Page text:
Investors and pension savers have been urged to stay calm amid the turmoil caused by the global stock market dives.

Billions of pounds have been wiped off the value of shares over the past few days (see the Shares decimated MSE News story).

Key Points

  • Investments usually for the long-term
  • 'Time for bounce-back'
  • 'Slump could be buying opportunity'

The FTSE 100 index of the UK's largest companies has shed almost 10% of its value this week (at the time of writing it stands at 5,365).

However, experts point out that investments are usually a long-term game, and unless anyone with cash linked to the markets needs to draw their money soon, there is time for the market to bounce back.

What's more, many with their pension tied up in the markets, who continually buy units with their cash each month, will now be buying them at cheaper rates given the slump.

'Stay clam'

Laith Khalaf, pensions analyst at financial adviser firms Hargreaves Lansdown, says: "Pension investors retiring twenty years hence are unlikely to rue this week's stock market falls when they eventually come to draw on their pension.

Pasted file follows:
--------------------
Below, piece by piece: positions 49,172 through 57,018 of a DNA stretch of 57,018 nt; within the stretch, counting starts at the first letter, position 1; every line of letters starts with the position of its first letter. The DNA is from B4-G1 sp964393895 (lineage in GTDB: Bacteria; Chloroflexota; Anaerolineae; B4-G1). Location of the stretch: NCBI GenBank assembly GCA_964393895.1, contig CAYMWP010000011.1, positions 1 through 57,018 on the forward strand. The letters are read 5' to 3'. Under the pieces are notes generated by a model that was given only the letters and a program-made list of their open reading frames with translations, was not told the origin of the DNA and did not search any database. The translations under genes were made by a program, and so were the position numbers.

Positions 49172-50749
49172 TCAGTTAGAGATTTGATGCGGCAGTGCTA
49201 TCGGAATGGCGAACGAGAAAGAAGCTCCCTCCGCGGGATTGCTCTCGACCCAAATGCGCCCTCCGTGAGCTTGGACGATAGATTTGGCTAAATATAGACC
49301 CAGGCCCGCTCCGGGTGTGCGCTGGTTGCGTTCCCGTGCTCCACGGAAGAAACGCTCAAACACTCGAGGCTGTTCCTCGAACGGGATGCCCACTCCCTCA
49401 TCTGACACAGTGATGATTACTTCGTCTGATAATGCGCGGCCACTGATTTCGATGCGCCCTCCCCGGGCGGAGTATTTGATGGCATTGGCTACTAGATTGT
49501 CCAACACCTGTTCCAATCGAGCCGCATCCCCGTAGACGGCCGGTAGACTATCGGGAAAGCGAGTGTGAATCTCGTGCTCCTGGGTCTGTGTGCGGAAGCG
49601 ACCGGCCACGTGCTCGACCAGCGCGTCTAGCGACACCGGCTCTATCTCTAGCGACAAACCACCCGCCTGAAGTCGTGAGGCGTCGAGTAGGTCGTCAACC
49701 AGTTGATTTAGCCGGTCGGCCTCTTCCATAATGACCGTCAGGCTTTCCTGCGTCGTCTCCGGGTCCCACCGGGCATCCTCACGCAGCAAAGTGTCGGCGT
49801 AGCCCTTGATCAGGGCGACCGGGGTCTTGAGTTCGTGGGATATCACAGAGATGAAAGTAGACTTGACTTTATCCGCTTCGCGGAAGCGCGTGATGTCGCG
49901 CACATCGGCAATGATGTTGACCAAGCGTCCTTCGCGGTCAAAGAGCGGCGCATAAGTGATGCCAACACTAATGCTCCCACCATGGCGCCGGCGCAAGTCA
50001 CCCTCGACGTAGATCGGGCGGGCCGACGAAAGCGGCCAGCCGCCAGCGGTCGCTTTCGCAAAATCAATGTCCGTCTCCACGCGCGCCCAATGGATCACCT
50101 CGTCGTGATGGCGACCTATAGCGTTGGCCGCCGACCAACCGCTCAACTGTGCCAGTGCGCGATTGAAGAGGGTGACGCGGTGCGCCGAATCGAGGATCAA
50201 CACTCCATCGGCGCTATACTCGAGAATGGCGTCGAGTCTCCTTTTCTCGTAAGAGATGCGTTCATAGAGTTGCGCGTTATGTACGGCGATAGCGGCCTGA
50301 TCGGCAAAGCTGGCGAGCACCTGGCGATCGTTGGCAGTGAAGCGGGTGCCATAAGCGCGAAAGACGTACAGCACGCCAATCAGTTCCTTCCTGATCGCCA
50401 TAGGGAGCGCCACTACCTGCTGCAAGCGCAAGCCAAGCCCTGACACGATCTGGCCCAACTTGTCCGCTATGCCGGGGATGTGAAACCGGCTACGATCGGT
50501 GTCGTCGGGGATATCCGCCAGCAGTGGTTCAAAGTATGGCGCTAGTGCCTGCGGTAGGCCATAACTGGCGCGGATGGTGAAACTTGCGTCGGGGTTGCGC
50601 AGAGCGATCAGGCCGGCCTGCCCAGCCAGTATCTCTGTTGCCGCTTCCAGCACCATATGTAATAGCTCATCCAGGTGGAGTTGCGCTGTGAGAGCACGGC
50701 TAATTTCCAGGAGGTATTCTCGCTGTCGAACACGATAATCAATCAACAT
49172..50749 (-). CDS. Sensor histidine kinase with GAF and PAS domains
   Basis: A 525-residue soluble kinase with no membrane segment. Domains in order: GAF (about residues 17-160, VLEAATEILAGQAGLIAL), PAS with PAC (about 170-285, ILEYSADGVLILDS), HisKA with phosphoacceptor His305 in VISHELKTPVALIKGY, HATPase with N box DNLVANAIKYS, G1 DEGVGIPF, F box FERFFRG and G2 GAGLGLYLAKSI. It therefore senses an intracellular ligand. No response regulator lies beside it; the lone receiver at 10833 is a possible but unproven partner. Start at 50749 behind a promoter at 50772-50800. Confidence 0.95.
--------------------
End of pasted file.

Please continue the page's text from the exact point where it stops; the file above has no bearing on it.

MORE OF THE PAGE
"Those close to retirement have greater cause for concern, though may have been sheltered to some extent by de-risking their pension investments.

"Pension investors should regularly assess their pension investments to make sure they still suit their personal circumstances and attitude to risk, particularly in the run up to retirement.

"Those close to retirement who remain fully invested are most at risk of seeing sharp falls in the market translate directly into a lower pension income.

"Pension investors should seek to reduce risk as they approach retirement so that they do not experience big swings the in value of their pension fund just as they are about to draw on it.

"Those further away from retirement can remain a bit more sanguine as their investment is long term in nature and they are therefore able to ride out the peaks and troughs of the stock market. Indeed many pension savers invest on a regular basis, there is therefore a silver lining to falling stock markets: regular investments buy in at lower prices.

"The UK market is now over 10% cheaper than it was a week ago. It could fall further, however, this could also be a good long-term entry point."

What about final salary pensions?

Some pensions, where your income is dependent on your salary, are shielded from the market.

If you have a final salary pension, your employer or scheme manager carries the risk, not you.

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